The benefit of this type of process in vaccine cases is that at the minimum it becomes less adversarial. One of the reasons that vaccine claims are so adversarial is because of precedent: when a judge concludes one injury to be causationally linked to a vaccine, anyone and everyone with that injury will file a lawsuit. Therefore, it is highly beneficial for vaccine makers to keep new injuries from that judicial stamp of proven causation. Instead of fighting precedent, if the federal government aids in keeping disputes out of court, the risk of bad precedent decreases and settlements remain confidential. While this more advantageous process may increase the number of claims filed, cases that are dismissed by the federal agency can look only to litigation for relief. Even at that point, if design defect claims are limited by the above proposals, the litigation option will not be overly attractive unless the claim has merit.
Another benefit for this type of process is that it expedites the process for injured parties to be made whole. Currently, the law gives the Special Court Master 240 days to adjudicate claims. Following that, the claimant can appeal to the FCC; and finally after exhausting those options the claimant can file a civil suit. The GAO stated that despite this designation, most claims take over two years just to get past the initial stage, let alone the appeals. Under the proposed process, the federal agency must either dismiss or mark claims for investigation by 180 days. For claims that are dismissed, parents retain the right to file a civil suit within 90 days but do not have the support and aid of the federal agency. For claims that are investigated, the federal agency can work to expedite an out-of-court settlement that would likely take less time and cost less than litigation. If it can not do so, the parent or the federal agency can initiate a lawsuit within 90 days. Either way, the parents are closer in time to a binding judgment or settlement at the moment they file under the proposed process than they would have been under the current system.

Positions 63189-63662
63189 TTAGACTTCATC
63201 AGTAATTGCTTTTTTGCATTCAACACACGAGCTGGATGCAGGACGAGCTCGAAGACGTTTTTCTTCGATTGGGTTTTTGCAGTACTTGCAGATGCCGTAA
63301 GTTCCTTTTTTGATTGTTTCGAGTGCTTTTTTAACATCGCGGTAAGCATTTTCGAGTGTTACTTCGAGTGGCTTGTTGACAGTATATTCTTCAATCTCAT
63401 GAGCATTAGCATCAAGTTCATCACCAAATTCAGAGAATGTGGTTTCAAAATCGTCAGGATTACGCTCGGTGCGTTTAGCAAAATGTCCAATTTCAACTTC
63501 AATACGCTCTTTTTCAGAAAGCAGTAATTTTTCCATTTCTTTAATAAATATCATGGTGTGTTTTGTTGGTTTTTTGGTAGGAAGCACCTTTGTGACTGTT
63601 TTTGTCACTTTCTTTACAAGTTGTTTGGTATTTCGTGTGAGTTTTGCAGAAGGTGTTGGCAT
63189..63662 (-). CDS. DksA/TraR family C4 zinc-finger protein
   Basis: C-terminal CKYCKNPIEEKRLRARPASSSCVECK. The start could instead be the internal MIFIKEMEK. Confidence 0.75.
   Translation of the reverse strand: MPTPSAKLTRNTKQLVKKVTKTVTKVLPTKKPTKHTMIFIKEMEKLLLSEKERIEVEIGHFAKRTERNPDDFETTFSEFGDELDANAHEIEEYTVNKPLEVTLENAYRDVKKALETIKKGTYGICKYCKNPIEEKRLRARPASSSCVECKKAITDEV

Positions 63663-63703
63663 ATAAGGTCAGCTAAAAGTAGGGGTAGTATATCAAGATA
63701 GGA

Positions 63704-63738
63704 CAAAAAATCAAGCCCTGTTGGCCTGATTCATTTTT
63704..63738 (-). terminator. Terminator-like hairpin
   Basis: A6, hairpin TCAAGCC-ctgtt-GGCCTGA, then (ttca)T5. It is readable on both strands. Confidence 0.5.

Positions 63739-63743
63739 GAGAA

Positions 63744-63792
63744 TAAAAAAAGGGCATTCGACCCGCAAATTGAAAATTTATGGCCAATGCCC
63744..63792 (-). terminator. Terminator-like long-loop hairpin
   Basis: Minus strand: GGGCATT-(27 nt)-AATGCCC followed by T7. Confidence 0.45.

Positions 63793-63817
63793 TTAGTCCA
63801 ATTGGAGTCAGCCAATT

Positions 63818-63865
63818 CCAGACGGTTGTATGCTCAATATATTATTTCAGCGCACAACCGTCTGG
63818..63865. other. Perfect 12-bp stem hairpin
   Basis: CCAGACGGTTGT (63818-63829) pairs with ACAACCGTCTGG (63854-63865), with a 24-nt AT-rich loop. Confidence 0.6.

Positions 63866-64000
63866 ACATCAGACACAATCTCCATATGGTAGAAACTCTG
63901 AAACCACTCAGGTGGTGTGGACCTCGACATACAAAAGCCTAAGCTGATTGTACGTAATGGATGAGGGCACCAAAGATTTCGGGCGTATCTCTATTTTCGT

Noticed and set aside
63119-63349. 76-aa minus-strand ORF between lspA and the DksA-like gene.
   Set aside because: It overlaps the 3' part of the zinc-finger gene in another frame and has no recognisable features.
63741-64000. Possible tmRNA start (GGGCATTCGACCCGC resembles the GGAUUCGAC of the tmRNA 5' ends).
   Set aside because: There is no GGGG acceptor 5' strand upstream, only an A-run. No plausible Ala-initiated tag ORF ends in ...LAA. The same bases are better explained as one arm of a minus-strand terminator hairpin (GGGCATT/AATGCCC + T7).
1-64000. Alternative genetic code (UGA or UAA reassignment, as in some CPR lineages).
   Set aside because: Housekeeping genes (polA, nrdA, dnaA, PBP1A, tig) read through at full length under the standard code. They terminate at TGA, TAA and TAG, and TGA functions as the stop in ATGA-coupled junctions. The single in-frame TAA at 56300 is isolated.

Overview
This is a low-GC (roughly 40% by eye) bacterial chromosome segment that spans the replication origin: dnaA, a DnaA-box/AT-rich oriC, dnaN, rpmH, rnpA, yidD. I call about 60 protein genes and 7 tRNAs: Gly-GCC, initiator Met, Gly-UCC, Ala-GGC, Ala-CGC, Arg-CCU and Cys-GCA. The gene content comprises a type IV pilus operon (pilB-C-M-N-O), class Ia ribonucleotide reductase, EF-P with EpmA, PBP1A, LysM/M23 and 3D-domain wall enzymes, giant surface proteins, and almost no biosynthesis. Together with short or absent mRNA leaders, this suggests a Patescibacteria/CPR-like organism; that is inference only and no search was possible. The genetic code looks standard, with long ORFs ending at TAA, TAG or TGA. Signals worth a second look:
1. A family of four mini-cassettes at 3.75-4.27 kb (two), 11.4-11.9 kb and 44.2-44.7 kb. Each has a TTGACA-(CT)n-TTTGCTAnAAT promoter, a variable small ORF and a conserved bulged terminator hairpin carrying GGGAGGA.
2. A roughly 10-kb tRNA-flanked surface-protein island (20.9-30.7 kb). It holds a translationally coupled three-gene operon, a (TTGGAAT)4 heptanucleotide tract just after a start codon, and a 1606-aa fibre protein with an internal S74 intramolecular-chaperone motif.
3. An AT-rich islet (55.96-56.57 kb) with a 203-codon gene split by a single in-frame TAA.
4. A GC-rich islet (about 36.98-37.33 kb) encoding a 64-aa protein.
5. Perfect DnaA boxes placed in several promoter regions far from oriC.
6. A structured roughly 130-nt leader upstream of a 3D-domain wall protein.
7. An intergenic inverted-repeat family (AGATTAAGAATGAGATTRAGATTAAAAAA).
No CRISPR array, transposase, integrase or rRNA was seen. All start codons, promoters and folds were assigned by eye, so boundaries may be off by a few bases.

A third benefit is that the proposed changes encourage vaccine makers to make safer vaccines, which is undeniably good for the American population. Because vaccine makers are currently protected from litigation, and because they have the federal government fighting claims on their behalf, the incentive to make vaccines as safe as possible is minimal. If instead of protection, vaccine makers were held accountable by the government, they would have more financial and political incentive to keep vaccines as safe as possible. This incentive is only further fueled by the proposed change in law to hold vaccine makers liable for designing unsafe vaccines.
Finally, the proposed changes are designed to facilitate the process of making an injured party whole. Any process that is in place must recognize and balance the competing policies: (1) to maintain accessibility to vaccines by keeping costs of vaccines down and keeping vaccine makers in business; and (2) to make injured parties whole. The current system is focused on the former by protecting vaccine makers from the costs of litigation and thereby keeping costs of vaccines low. However, this system creates substantial hurdles for injured parties by limiting accessibility to compensation to extremely narrow circumstances. This type of policy is actually beginning to cost vaccine makers business because of the publicity of vaccine-related injuries. By changing the system from being primarily adversarial in nature to one that assists injured parties to get compensation, injured parties are more likely to be made whole even in cases where causation is disputed. Because out of court settlements are confidential, precedent is not a risk and therefore widespread litigation does not become a high risk either. Furthermore, because the legal fees involved are minimal when cases are settled before they go to court, vaccine makers have incentive to settle and provide at least actual damages to claimants.